Source: St. Louis Fed
Low interest rate around the world are challenging investors and savers everywhere. And it isn’t just households: state and local pension funds—once fully funded—are now underfunded by almost $2 trillion. With expected returns so low, governments and employees are being called upon to increase their contributions to make up for the shortfall. The resulting strain on public budgets has led to credit-rating cuts in places as diverse as New Jersey, Kentucky, and Chicago.
But individuals are struggling, too. Balanced portfolios that used to yield 4% now only yield 2%. A ladder of bank CDs only yields 1%. So lots of investors have shifted to high-dividend stocks to make up for lost income. The rationale is that AAA-rated Johnson & Johnson has a stable and growing dividend, and even lower-rated companies like Verizon and AT&T have strong business models. Why not use them as proxies for bonds, and enhance your income with equities?
Ratio of high-dividend stocks to S&P 500. Source: Business Insider
This unconventional thinking has become so widespread it’s almost conventional by now. Almost ten years of ultra-low interest rates have changed investor expectations. The yield spread between high-yielding stocks and the overall stock market has narrowed dramatically. We won’t know how this works out until we go through a full market cycle. Until then I have three observations.
First, equities are more volatile than bonds. This is because they have a junior claim on corporate cash flow. This was the case even when rates rose in the ‘70s. If investors aren’t psychologically prepared for greater variability in their portfolio values, they will be tempted to sell when the market falls, turning a temporary market fluctuation into a permanent loss of capital. And most people become more risk-averse when the market falls.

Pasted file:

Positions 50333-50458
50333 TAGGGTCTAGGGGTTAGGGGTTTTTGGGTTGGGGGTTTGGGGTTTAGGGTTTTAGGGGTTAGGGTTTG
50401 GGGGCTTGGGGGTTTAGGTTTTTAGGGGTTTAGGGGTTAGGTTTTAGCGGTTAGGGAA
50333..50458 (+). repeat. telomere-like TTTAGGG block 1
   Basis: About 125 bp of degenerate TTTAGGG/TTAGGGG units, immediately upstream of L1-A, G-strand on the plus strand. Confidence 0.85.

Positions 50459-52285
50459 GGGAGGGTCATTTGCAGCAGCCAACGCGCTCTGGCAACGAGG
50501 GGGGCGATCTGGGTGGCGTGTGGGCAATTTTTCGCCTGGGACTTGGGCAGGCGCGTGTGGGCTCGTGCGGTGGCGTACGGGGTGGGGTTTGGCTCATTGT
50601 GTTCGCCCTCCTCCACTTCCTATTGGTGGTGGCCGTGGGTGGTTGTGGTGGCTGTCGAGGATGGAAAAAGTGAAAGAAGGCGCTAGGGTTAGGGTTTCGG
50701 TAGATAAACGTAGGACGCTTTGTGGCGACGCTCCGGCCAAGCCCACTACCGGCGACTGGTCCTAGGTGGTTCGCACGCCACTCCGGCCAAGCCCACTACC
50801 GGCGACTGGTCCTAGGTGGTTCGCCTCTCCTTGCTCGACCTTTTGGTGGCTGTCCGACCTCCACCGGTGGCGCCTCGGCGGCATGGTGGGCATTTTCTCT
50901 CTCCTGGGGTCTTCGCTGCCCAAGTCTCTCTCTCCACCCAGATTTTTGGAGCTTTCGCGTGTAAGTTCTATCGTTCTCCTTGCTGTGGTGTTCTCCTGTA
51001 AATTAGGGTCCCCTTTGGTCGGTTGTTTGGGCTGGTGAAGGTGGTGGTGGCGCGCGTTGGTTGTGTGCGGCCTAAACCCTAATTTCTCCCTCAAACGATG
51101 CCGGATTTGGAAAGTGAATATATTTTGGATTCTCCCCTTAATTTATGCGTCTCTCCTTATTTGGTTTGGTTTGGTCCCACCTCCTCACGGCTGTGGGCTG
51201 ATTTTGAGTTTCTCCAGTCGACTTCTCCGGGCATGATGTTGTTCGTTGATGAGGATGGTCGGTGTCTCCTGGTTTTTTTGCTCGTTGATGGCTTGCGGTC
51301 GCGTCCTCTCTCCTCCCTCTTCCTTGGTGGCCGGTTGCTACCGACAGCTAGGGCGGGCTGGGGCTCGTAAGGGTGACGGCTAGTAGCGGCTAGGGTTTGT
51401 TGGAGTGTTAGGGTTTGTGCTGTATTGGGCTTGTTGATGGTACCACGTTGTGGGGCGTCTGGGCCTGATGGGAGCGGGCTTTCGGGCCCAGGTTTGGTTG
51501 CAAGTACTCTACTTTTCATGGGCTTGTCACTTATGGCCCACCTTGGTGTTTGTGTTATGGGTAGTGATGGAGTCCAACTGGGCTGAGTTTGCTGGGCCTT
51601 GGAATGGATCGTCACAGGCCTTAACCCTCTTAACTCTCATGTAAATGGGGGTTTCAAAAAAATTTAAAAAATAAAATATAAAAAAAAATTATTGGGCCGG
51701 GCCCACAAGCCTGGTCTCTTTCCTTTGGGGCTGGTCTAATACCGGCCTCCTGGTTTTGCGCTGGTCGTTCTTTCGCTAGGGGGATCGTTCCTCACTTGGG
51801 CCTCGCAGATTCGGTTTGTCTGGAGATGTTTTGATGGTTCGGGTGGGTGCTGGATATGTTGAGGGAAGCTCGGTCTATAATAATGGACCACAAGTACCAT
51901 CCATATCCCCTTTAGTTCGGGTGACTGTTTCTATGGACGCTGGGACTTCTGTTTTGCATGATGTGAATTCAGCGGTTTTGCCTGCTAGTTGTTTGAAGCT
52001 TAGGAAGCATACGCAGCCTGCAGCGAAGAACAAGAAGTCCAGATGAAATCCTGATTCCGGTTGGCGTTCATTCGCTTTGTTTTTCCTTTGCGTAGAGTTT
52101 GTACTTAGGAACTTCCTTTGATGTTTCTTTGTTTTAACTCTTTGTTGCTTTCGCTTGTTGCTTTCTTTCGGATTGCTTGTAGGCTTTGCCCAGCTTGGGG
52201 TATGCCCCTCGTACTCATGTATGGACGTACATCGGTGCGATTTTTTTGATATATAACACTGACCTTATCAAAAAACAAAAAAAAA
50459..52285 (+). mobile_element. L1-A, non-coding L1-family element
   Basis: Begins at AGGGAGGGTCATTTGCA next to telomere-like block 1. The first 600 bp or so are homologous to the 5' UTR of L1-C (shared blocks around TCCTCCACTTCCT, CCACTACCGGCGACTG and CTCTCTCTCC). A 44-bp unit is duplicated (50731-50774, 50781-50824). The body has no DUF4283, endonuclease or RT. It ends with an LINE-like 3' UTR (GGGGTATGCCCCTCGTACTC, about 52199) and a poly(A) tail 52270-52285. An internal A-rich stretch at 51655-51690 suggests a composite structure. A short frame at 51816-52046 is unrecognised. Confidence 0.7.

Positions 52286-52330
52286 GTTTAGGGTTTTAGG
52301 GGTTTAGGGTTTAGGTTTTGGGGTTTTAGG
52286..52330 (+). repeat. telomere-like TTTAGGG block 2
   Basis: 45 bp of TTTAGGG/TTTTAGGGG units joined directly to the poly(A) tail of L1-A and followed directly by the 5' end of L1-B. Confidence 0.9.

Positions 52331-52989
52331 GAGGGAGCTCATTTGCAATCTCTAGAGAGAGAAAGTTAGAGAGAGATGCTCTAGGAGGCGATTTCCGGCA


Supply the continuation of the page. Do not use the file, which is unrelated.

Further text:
S&P 500 vs. Lehman Aggregate Bond Index, 1972-1982. Source: Bloomberg
Second, many of the vehicles that investors are now using to capture market returns haven’t been thoroughly tested in the courts. We haven’t had many bankruptcy cases or shareholder lawsuits that involve ETFs, MLPs, REITs, or other alphabet-soup investment vehicles. We’re flying in airframes that have been designed and constructed by computers, but haven’t hit a lot of turbulence yet. Make sure a good portion of your investments is in direct holdings of stocks and bonds.
Finally, it’s not always the case the reaching for yield ends in tears, but it’s happened enough times to worry about. Looking for more income by shifting investments from senior bonds to junk bonds to preferred stock to common dividends is moving down in the capital structure. Traditional asset allocation looks to stocks for growth and bonds for stability, but we may need to re-think this—especially in a slow-growth low inflation world.
The indications are that long-term returns from all asset classes are going to be low for a while. Figuring out how to adapt is the biggest challenge this generation has faced. And what works for one investor probably won’t work for anyone else.
Douglas R. Tengdin, CFA
Chief Investment Officer